NEW YORK (CNNfn) - Shares of digital music software firm Liquid Audio Inc. more than doubled in its first day of trading Friday, exemplifying investor enthusiasm for online music distribution.
Liquid Audio (LQID) shares closed at 36-9/16 on the Nasdaq stock market, up 21-9/16 from an offering price of 15. The Redwood City, Calif. firm raised $63 million in the offering of 4.2 million shares.
Liquid Audio's software lets consumers play music downloaded from the Web in digital format. The company also lets musicians and record companies promote music on its Web site, which customers can preview, then download for a fee if they choose.
The company's software provides an alternative to the popular MP3 digital music format, though it plans to offer MP3 support later this year. Several companies, including Amazon.com Inc. (AMZN), barnesandnoble.com (BNBN) and TowerRecords.com, use the Liquid Audio player for digital samples of music sold on their Web sites.
Liquid Audio counts billionaire venture capitalist Paul Allen's Vulcan Ventures and Intel Corp. (INTC) among its investors.
Digital music distribution has been a source of controversy, as record labels fear widespread piracy and copyright violations. But the format is gaining widespread popularity among consumers and acceptance among recording artists, who view digital music as a new promotional tool.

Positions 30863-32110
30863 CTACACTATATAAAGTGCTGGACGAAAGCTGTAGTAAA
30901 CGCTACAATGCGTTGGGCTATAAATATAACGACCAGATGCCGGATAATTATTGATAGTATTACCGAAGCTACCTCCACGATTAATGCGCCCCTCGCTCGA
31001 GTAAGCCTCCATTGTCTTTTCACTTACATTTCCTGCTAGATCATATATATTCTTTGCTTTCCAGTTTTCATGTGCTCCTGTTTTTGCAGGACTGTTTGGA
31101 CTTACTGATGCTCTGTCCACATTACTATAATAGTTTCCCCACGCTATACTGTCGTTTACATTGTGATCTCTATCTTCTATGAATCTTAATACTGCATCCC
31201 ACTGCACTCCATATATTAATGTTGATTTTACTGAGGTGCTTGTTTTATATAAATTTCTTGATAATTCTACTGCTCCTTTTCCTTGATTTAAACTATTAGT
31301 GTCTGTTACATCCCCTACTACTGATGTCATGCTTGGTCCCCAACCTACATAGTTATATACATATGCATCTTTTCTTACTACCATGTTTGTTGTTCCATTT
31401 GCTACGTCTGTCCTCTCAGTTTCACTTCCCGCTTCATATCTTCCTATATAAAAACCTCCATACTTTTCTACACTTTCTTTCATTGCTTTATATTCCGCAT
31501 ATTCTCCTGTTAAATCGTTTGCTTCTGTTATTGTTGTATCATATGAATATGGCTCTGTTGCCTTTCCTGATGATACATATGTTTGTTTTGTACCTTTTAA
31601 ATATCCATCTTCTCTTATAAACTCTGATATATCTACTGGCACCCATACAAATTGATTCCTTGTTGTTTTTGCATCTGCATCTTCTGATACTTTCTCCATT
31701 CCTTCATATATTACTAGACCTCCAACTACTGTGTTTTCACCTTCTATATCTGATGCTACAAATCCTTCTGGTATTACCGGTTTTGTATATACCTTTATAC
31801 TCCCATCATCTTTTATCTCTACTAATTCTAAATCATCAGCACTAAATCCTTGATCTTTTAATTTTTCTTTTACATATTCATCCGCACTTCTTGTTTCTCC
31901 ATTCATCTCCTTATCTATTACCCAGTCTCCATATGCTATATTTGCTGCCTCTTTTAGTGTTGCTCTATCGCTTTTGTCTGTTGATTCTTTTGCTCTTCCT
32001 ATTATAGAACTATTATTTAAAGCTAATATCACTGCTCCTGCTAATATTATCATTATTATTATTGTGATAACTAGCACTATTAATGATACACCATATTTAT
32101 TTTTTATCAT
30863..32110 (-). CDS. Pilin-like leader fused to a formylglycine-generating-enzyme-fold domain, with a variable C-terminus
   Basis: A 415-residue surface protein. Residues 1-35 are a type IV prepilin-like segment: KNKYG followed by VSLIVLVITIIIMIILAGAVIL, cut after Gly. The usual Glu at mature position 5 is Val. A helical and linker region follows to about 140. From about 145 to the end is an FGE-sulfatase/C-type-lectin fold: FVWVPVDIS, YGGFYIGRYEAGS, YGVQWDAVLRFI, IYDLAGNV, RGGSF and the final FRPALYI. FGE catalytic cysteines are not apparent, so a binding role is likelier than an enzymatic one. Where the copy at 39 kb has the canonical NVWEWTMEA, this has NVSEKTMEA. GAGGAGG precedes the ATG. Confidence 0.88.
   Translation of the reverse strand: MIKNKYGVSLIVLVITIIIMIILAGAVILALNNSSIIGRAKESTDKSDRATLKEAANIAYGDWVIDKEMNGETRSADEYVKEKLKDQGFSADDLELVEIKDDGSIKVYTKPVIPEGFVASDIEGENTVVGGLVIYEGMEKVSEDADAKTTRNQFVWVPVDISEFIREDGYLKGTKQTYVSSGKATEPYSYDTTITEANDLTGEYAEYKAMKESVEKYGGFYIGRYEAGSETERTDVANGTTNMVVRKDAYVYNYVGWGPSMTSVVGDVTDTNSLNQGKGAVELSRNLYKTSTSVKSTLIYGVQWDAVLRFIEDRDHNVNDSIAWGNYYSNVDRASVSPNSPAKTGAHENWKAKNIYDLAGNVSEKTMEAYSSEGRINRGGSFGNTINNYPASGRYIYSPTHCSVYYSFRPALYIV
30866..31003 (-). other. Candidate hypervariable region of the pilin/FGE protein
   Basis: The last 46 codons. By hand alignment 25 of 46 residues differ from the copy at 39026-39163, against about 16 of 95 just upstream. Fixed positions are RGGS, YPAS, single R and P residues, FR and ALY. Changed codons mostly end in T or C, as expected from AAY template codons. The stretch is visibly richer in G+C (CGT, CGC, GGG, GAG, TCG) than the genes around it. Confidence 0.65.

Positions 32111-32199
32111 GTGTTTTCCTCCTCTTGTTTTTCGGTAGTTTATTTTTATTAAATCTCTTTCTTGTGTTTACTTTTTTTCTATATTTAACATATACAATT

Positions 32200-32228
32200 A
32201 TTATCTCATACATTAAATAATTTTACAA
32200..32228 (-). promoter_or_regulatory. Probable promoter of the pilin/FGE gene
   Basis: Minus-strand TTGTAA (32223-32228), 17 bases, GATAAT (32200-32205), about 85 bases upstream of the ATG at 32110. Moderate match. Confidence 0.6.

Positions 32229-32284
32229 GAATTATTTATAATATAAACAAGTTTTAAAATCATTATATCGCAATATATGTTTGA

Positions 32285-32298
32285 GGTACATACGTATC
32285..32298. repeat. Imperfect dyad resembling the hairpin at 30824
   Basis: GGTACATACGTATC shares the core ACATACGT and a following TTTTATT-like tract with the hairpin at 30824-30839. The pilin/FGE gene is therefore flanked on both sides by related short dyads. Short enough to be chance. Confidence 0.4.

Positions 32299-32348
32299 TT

Forrester Research predicts that the U.S. market for downloading digital music from the Internet will reach $1.1 billion by 2003.
With all that in mind, a group of record companies and technology firms tentatively agreed last month to a set of standards for preventing the spread of pirated music in digital format.
The digital music distribution field is getting crowded. Earlier this week, musicmaker.com (HITS), which allows consumers to create and order personalized CDs online, rose 71 percent in its first day of trading. Online music distributor MP3.com is scheduled to go public next week.